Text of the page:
When officers do break the law and have to be prosecuted for their action, both Chief State’s Attorney Richard Colangelo and Stamford State’s Attorney Paul Ferencek said that prosecutors don’t “take the police’s side.”
“I know there’s a perception out there,” Colangelo said. “As a prosecutor, we don’t really have a side…we’re going to look at the facts as given to us.”
Ferencek said that he and other State’s Attorneys are reviewing warrants submitted by officers and often send them back to officers if they’re not filled out properly.
If there is a conflict of interest, such as a close relationship between a prosecutor and an officer, Colangelo said his office helps to move the cases to other jurisdictions.
There’s also talk among legislators of establishing an inspector general unit to investigate police use of deadly force cases. Colangelo said it “is probably a good idea for the state.”
“I support it in concept, but I have to see what the language of the statute actually is and how it would work,” he said, adding that the legislation would need funding attached to it to staff the office properly.
When an officer is terminated for job-related performance, they have a right to file a grievance with the state’s labor board, which conducts a hearing into what transpired.
“The end result is it will usually go to the State Labor Board,” Krolikowski said. “It’s never easy to terminate an officer—it’s a complex process.”
Almost all the departments on the call said that their officers use body cameras, and all said they supported them as a positive for both the police and the community.
“I’m a big fan of body cams,” Darien Police Chief Donald Anderson said. “We can go right to the video tape and we can see what transpired.”
Anderson said that perception, from both officers and the people they interact with, isn’t always accurate and the video can help clear up questions.
In Wilton, Lynch said that he and other administrators will sit down with officers to review the tapes as a learning exercise to show how their attitudes or behaviors came across to the people they were interacting with.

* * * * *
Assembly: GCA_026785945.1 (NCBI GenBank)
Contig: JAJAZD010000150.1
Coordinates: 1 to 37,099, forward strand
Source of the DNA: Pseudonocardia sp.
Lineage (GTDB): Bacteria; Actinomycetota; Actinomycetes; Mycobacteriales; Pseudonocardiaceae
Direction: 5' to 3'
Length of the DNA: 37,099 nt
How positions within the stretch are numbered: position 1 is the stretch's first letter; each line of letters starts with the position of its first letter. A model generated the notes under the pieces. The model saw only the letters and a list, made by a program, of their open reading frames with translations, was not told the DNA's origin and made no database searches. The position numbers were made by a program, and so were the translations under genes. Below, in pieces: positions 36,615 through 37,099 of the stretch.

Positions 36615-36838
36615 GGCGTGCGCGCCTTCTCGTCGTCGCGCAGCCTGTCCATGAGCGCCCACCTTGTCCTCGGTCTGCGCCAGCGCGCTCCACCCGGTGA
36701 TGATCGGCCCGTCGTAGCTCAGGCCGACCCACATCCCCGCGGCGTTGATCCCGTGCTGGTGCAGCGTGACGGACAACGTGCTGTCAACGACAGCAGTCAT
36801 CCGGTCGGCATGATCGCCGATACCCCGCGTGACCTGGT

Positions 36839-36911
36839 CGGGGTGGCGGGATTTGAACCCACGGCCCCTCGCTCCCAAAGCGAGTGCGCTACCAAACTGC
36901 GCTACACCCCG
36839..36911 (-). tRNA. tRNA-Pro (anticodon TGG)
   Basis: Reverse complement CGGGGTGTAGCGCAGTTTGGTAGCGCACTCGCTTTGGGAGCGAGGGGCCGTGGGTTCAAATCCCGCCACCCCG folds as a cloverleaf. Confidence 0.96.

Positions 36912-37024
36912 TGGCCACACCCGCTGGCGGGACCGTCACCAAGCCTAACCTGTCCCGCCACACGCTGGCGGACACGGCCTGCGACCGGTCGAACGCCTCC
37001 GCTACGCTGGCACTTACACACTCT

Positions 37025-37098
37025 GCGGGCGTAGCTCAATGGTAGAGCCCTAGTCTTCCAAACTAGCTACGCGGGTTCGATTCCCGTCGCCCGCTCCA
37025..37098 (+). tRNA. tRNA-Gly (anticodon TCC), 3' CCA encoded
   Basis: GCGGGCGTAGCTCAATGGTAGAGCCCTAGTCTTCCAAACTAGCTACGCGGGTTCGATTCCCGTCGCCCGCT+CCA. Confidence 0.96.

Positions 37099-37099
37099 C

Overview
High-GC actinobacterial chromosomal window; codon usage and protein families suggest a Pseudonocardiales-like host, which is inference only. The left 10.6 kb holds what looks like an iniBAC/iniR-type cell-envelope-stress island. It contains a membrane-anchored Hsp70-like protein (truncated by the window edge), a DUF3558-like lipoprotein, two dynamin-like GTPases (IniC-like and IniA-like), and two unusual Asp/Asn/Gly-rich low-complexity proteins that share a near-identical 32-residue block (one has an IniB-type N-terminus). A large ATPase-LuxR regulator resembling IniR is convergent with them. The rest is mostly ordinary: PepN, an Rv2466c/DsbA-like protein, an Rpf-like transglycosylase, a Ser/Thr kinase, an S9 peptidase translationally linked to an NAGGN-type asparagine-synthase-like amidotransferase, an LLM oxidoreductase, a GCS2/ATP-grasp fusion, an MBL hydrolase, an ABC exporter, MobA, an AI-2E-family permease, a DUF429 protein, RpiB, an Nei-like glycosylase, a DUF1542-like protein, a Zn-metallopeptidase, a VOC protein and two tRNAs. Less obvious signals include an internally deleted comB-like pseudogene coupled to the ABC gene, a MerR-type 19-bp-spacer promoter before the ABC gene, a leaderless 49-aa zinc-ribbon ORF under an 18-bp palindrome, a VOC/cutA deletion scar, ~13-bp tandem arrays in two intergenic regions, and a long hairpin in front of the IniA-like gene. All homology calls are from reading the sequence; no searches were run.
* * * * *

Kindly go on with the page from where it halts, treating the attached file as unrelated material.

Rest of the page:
In Norwalk, Kulhawik said each month they audit the body camera videos which can be compared to the documented calls an officer went on to make sure they match.
Newer technology is also helping body camera effectiveness. In Darien, when an officer’s lights go on, that triggers the video on the dashboard camera to turn on, which triggers the body camera to also activate.
“When we activate our in-car cameras, it automatically triggers his body cam as well,” Lynch said about the Wilton system. “If you leave it up to human error, you’re going to have misses.”
Weston, which has a small force of under about 20 members, does not have body cameras. Chief Edwin Henion said they’re working with the town leadership and applying for grants to try and get funding for cameras.
One of the questions that came up was if the chiefs and attorneys supported the calls to “defund the police.”
“I would strongly disagree with that,” Ferencek said. “If you defund the police, the police are not going to undergo the training they need.”
Kulhawik said that he believes “defund the police” has been “misused.”
“There needs to be money dedicated to social services programs to help the police deal with problems that are not really law enforcement related,” he said, citing addiction and mental health issues as examples. “Money should be spent on those—it’s not all or nothing. I think the police can be funded and I think we can find the money to fund (those social services).”